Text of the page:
Website powered by


"Harry Saxon is a good color artist who balanced the outlaw and sci-fi pastiche well. "
"Harry Saxon’s color work is well blended and adds depth and atmosphere to the proceedings. "
"Harry Saxon (do you hear the drums? Ask your Doctor Who friends) gives the book a brighter and energetic color palette to match the linework. "

"Harry Saxon's warm yellows and browns match the warm Midwest tone and really drive home how out-of-place Aleph is there. It also makes the visit to the grocery store seem alien, with its cool blues and white. [...] Saxon's color palette also helps drive home that very specific feeling of anxiety that comes with being a misanthrope."
"Harry Saxon's muted colors bring a lot to TEST's unique voice. And his pattern work in the wallpaper and toward the end of the issue are very pleasing to the eye! Honestly, the texture he brings to his colors in general is just insane, and truly enjoyable to see."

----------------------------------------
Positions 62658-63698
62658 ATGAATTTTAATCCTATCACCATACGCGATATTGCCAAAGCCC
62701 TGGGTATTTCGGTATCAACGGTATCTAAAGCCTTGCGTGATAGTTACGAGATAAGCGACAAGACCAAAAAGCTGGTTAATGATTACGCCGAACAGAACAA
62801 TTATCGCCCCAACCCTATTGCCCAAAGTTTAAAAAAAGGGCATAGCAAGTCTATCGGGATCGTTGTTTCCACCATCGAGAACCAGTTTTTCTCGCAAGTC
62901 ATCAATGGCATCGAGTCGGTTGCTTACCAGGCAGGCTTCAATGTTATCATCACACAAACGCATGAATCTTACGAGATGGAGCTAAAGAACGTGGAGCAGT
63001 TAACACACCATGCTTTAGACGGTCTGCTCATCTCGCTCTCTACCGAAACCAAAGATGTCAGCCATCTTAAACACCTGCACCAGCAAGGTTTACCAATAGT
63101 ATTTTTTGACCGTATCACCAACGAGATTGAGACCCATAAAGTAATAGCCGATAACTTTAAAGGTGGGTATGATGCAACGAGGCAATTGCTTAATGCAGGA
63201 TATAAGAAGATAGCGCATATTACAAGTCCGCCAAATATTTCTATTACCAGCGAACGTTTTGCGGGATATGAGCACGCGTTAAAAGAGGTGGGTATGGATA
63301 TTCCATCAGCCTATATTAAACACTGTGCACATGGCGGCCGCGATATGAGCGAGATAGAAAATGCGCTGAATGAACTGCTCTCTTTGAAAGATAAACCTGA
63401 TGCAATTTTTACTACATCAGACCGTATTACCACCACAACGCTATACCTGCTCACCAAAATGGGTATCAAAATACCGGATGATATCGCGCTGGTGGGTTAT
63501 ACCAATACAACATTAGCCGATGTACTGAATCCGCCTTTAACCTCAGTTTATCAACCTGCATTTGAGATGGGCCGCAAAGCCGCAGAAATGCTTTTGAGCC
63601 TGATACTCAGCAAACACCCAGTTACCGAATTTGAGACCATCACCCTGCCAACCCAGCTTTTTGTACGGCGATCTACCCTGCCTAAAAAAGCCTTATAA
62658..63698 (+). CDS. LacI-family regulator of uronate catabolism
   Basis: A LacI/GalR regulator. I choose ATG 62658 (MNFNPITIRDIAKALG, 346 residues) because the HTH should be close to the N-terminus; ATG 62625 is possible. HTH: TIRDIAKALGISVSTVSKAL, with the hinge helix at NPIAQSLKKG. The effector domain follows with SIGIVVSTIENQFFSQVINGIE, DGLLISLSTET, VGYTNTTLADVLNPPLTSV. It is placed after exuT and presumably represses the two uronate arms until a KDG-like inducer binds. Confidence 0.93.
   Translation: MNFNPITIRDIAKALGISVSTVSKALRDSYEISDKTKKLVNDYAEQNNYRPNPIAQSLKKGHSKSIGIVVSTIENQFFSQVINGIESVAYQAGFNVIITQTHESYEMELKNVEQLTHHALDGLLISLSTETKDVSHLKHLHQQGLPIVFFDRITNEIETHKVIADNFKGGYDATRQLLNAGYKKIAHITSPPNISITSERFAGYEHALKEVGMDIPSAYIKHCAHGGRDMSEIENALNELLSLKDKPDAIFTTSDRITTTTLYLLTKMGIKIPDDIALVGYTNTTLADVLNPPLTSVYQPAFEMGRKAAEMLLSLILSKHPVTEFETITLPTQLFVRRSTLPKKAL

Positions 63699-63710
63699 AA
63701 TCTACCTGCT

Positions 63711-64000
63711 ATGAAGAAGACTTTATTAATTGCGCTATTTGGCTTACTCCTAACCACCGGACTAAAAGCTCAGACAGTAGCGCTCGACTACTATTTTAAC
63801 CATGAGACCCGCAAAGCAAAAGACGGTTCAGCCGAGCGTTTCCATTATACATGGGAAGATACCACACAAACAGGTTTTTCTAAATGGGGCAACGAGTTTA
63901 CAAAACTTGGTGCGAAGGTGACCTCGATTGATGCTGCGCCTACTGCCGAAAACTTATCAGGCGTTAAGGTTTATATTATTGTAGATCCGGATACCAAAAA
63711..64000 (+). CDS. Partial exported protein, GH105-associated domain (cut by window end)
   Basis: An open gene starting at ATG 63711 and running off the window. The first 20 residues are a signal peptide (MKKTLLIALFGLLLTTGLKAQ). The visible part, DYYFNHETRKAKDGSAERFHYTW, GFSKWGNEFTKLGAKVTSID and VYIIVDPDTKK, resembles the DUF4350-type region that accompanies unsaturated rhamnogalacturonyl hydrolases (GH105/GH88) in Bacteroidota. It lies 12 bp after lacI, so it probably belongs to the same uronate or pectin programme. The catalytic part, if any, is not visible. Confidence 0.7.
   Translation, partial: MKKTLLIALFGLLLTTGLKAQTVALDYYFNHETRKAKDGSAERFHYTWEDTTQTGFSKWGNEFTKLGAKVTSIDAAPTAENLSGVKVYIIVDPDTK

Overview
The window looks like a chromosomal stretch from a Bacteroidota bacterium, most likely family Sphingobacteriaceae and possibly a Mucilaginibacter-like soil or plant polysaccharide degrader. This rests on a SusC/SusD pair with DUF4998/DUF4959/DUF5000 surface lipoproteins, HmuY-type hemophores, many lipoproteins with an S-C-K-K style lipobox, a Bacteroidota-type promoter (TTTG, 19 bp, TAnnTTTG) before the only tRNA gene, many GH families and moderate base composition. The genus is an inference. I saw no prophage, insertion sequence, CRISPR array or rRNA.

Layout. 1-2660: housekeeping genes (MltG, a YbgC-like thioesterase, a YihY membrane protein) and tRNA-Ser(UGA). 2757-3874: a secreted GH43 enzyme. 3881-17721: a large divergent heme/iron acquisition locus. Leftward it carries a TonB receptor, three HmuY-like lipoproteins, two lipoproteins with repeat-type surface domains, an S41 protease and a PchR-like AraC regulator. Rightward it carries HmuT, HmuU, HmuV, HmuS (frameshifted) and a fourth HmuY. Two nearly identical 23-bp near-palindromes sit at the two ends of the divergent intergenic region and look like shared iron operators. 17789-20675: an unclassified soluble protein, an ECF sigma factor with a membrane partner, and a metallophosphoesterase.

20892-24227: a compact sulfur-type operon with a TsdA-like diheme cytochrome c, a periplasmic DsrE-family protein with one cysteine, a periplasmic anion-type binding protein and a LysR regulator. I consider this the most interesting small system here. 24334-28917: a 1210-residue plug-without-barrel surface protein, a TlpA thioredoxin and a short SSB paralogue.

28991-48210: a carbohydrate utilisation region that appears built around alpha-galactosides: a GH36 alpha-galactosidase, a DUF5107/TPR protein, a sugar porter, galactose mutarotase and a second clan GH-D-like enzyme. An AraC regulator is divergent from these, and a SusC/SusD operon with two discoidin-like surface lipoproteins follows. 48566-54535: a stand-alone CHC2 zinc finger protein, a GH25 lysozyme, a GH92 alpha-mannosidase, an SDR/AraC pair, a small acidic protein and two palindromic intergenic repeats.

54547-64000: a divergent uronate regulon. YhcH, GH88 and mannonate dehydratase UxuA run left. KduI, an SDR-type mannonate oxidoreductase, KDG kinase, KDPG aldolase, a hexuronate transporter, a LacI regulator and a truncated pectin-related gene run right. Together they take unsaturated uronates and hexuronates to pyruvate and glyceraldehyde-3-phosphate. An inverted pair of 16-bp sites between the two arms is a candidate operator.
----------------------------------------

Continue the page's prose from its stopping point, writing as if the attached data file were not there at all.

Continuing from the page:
"[...] Saxon's palette feels much, much darker and more saturated, which mirrors the heavier tone this issue."
"We flash through numerous settings this issue, and Harry Saxon's color work keeps us from confusing one for the other, all while maintaining a palette that feels specific to TEST and its tone."

"Harry Saxon's colors can go from Moebius pastels to moody dark palettes with pops of red. It really works for a book that can go from space adventure to comedy to drama in the span of a few panels."

"The coloring is really fantastic. From the splashes of purples and blues for space speckled with splotches of white stars to dramatic moments with solid backgrounds that feel like someone dripped water onto a painted sheet of paper, the use of coloring in the backgrounds is spectacular. How solid the colors are on the characters along with the noir shadowing in important scenes makes the moods of the panels, providing a layer of atmosphere to the page. "
"Harry Saxon brings the pages to life with lots of bright colors the keep the mood upbeat and fun. Stories like this can sometimes be lost in the sullen moodiness of dark space station corridors but Vagrant Queen does not have that problem. The colors pump up the excitement of the story and create a visual ambrosia for the eyes. "